We were talking about the future of the women’s movement. It was back in the early ’70s, when the women’s movement was taking off, inspired by the civil rights movement. Except for me, everyone in the room was young. The question was asked, “Can we win full equality under capitalism? That way, capitalists would exploit everyone (men and women) equally!” Why or why not?
I took the bait and made a bold prediction. “No,” I said. As long as there is capitalism, there will be sexism and racism. The capitalists’ rule depends on dividing workers, not only to lower wages but also to maintain their power. They will never give up the tools they use to divide us. To win full equality, we have to get rid of capitalism and build socialism.
Nobody disagreed. But what we did not say then is coming back to haunt us. We did not say that the rights women win under capitalism are temporary. In general, we knew that the bosses would try to take back any of the rights we won. But we never expected to have to fight again for access to birth control and women’s right to choose. I, for one, am getting tired of fighting for the same rights over and over again.
Anyone of my generation (I am 87) remembers too well friends who suffered from botched back-alley or home-inflicted abortions. We remember the bleeding that would not stop and frightening trips to the emergency room. Added to the trauma was the daughter’s need to keep parents from knowing that she had been pregnant. We also remember the pale and worn-out women who, it seemed, had a baby almost every year. Under federal law, birth control was not legal until 1971. And for years after, access to birth control remained limited.
So the question must be asked, “Why?” We know that the powerful, selfish, greedy few who run this country don’t really care if some sperm cells get blocked so that they cannot make contact with an egg cell. They care even less about a fetus inside a woman’s abdomen since they just cut the funding for prenatal care and for health care for babies.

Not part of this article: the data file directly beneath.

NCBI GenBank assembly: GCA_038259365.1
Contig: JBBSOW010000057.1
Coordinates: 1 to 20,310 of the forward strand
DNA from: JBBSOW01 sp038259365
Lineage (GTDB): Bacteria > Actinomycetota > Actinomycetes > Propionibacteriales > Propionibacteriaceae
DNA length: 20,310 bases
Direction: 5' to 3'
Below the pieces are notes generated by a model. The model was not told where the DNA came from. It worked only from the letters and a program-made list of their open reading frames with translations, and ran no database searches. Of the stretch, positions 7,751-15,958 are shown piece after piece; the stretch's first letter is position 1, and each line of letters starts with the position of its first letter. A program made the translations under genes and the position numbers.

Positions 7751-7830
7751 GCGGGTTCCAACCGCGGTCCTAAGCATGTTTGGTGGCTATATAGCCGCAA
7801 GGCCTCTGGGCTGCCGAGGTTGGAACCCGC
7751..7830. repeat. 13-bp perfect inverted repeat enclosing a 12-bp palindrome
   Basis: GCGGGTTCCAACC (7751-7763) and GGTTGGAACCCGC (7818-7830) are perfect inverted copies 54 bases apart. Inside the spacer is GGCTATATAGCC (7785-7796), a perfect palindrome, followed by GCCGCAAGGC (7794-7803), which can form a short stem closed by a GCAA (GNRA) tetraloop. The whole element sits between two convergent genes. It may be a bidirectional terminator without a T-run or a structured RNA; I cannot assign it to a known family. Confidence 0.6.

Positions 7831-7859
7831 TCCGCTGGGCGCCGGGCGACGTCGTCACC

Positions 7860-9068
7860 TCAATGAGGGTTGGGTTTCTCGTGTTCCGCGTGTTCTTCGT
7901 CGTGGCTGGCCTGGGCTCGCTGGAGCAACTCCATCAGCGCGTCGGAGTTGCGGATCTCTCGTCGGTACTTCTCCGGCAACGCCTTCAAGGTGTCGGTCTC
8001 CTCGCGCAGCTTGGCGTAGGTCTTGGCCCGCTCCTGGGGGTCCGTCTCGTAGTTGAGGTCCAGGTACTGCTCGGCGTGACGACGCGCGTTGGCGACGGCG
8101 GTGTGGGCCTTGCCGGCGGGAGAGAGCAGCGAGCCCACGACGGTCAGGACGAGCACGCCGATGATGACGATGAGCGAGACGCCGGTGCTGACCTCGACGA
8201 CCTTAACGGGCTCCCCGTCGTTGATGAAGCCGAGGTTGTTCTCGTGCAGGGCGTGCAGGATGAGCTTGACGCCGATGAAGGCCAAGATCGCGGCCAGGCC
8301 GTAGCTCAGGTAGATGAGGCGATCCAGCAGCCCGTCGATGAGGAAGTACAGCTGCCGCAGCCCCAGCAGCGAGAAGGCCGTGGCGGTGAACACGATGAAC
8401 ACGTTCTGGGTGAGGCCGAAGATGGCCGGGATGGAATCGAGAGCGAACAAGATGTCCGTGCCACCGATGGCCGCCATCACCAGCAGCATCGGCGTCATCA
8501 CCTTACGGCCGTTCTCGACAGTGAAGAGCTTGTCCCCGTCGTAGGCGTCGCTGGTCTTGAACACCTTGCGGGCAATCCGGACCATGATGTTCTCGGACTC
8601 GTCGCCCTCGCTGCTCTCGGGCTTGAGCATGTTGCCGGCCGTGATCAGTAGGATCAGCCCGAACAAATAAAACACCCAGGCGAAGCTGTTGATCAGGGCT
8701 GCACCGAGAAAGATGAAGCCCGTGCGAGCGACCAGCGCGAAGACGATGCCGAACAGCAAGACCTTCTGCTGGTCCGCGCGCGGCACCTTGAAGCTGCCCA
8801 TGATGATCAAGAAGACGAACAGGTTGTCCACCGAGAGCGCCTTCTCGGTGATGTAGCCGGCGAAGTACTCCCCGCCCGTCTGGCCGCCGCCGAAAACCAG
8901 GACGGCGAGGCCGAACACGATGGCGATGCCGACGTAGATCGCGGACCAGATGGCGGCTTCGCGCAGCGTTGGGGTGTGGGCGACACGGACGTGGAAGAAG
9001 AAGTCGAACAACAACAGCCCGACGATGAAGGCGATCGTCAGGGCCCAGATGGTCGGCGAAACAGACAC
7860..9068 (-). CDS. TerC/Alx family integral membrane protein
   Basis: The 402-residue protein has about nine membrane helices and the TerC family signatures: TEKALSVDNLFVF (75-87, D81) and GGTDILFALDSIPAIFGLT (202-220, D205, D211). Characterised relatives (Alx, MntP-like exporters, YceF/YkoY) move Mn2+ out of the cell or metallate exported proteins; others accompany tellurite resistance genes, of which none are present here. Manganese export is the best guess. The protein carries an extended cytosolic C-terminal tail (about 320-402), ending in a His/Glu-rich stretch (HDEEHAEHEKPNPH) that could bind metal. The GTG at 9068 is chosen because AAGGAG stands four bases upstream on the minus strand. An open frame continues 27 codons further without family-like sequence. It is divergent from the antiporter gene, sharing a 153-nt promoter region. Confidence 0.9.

Why are they doing this? I can think of some possible answers. I am sure readers will have additional ideas that I would like to read in “letters to the editor.” The right answers, I think, will revolve around two words: profits and power. Extra profits come from the lower wages that sexism forces women to work for. The supposed average difference in men’s and women’s wages is 24 cents on the dollar. Multiply that by the number of women workers and it comes to megabillions.
The power issue has several aspects. The first is that women’s ability to function as citizens and workers is affected by their ability to control when and if they have children. The Nazi idea was to push women back to “Kitchen, Church and Children.” That’s KKK in German, very appropriate. In the 2000 and 2004 presidential elections, the Bushites exploited the phony “right to life” issue to divide the working-class vote. That gave them enough votes so they could go ahead and steal the elections.
The second aspect of the power issue is the serious division in the working class resulting from denying women’s rights. In 1964, I was fired from a job as director of technical writing. The company president said, “For what I’m paying you, I can hire a man.”
Based on my experience, I am confident that women and their allies will again win this fight for reproductive rights. But there will be more setbacks. Again women will die from botched illegal abortions. There is a fundamental lesson for women in this struggle. To win and keep our rights, we have to get rid of capitalism and build socialism.
We must also look at family rights when we fight for equality. About four in every five mothers of school-age children are in the paid workforce. Sixty percent of mothers with children younger than 3 are in the workforce. Where is the affordable, quality day care and after-school care for these children? During World War II, when the government wanted women to work in the defense plants, they opened a vast chain of preschools. That’s long gone. What is happening to the children now?
Beatrice Lumpkin (firstname.lastname@example.org) is a founder and national executive board member of the Coalition of Labor Union Women.